Open Conference Systems, ITACOSM 2019 - Survey and Data Science

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Data-driven Transformations for the Estimation of Small Area Means
Nora Ulrike Würz, Timo Schmid, Nikos Tzavidis

Building: Learning Center Morgagni
Room: Aula 210
Date: 2019-06-06 09:00 AM – 10:30 AM
Last modified: 2019-05-06


For many surveys, the problem of small sample sizes within (certain) subpopulations arises. Small area estimation is a powerful tool to overcome this problem. As small area models rely on linear mixed models, for example, the Gaussian assumption of the error terms must hold. In real applications for many variables, like income, this assumption is often not satisfied. Therefore, this work focuses on tackling the potential lack of validity of the model assumptions by using transformations for the dependent variable in the context of restricted data access.

When the register covariates are available on unit-level ad-hoc chosen and data-driven transformations for adjusting the underlying data have been used in literature. However, in many applications like in Germany, the register covariates are only available on the aggregated level. Therefore, we propose small area methods with (data-driven) transformations in situations when aggregated register information is only available. We have to consider a bias-correction a) due to the back-transformation of the dependent variable and b) due to the aggregated register information (covariates). In most real situations we cannot assume that the underlying distribution for the covariates is known. Therefore, we estimate the distribution of the covariates from the available sample. Out of this distribution the required total of the transformed covariates can be calculated and out of this the small area mean can be determined using a bias-correction.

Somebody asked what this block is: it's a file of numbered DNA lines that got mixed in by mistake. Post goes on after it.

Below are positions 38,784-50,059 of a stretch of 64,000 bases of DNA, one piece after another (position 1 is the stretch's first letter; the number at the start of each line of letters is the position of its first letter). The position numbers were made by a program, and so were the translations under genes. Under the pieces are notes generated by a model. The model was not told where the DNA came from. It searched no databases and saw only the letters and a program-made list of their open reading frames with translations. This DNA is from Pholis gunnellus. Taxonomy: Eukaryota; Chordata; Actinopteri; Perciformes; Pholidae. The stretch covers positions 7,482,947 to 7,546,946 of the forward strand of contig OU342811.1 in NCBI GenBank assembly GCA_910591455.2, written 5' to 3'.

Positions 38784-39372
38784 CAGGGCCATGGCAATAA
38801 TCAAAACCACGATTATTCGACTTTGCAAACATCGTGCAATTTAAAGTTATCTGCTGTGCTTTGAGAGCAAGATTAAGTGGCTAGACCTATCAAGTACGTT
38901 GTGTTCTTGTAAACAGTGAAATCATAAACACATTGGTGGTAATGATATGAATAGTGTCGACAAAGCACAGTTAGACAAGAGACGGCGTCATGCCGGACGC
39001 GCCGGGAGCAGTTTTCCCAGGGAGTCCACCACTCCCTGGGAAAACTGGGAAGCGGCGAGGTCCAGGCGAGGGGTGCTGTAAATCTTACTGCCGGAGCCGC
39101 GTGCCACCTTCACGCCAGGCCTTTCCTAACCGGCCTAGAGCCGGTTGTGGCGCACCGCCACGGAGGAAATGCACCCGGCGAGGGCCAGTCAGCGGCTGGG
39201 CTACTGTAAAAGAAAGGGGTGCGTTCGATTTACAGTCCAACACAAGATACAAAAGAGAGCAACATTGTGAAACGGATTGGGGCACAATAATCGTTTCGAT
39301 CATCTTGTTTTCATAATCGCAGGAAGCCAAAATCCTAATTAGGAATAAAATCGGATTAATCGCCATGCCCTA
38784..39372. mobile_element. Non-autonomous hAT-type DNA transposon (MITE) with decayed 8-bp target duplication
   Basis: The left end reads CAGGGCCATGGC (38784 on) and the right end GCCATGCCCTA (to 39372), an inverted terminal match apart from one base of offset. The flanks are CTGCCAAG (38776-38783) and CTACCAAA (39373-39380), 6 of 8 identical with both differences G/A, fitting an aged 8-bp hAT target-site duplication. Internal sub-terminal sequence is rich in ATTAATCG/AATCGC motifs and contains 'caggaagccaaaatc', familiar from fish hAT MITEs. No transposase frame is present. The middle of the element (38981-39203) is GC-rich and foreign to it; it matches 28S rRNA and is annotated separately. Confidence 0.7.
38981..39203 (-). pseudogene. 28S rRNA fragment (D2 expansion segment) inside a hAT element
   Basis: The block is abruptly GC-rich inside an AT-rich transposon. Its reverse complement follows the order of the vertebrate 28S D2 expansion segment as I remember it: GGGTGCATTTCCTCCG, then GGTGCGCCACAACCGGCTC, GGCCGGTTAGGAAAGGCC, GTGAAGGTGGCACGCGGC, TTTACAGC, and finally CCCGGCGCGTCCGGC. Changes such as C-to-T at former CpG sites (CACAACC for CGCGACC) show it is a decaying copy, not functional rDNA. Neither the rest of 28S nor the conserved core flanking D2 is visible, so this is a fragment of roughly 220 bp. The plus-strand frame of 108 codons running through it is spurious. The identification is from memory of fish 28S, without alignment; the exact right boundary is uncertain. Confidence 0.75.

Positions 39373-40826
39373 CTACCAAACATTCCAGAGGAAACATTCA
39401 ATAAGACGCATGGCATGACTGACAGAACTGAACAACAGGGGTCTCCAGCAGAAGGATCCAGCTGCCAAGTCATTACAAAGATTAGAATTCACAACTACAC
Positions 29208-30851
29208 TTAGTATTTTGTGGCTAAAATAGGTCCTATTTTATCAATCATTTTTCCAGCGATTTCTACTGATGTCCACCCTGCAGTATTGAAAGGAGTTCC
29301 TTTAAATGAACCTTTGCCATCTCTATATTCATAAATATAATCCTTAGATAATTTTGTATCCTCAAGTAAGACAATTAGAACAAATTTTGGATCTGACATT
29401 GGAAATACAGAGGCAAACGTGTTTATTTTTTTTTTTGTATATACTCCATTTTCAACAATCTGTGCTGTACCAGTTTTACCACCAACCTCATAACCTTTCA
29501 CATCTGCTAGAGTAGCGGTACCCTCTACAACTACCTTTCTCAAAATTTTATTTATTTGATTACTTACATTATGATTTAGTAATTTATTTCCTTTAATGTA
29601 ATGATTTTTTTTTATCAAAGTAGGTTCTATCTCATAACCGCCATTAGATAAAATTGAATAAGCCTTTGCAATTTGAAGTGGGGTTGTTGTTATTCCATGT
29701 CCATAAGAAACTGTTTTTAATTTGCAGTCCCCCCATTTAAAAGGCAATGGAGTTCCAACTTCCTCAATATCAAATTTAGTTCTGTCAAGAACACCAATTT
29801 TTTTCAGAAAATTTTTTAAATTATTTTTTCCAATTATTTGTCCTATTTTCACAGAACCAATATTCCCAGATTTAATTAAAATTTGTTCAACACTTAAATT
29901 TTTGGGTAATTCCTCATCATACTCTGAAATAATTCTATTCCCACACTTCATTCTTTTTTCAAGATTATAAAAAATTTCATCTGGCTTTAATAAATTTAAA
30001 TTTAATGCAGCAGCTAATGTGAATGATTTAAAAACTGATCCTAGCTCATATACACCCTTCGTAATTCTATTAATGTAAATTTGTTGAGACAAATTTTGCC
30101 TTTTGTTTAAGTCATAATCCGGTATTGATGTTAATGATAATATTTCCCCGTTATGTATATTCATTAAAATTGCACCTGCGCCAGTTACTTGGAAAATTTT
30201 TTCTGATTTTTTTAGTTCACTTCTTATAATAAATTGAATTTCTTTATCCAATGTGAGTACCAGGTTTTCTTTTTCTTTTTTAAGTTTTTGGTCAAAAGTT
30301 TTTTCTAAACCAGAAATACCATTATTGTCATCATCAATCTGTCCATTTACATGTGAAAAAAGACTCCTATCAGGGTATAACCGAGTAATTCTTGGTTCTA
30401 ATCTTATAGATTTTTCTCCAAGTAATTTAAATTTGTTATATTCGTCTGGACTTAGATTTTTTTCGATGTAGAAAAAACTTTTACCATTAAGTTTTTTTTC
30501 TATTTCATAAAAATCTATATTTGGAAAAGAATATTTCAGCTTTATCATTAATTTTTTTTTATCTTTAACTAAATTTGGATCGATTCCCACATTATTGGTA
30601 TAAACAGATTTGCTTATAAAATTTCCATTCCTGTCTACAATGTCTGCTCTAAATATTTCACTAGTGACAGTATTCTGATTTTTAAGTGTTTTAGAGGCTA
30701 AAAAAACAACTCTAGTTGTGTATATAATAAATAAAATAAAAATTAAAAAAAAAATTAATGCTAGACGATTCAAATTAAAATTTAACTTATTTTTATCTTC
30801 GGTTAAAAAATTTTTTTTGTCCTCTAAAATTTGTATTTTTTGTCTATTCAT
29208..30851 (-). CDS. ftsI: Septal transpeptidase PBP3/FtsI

Extensive model-based simulations are used for comparing the presented methodology to alternative unit-level methodologies for estimating small area means. Finally, the need for such methods is illustrated in a design-based simulation study using real census data from Mexico.

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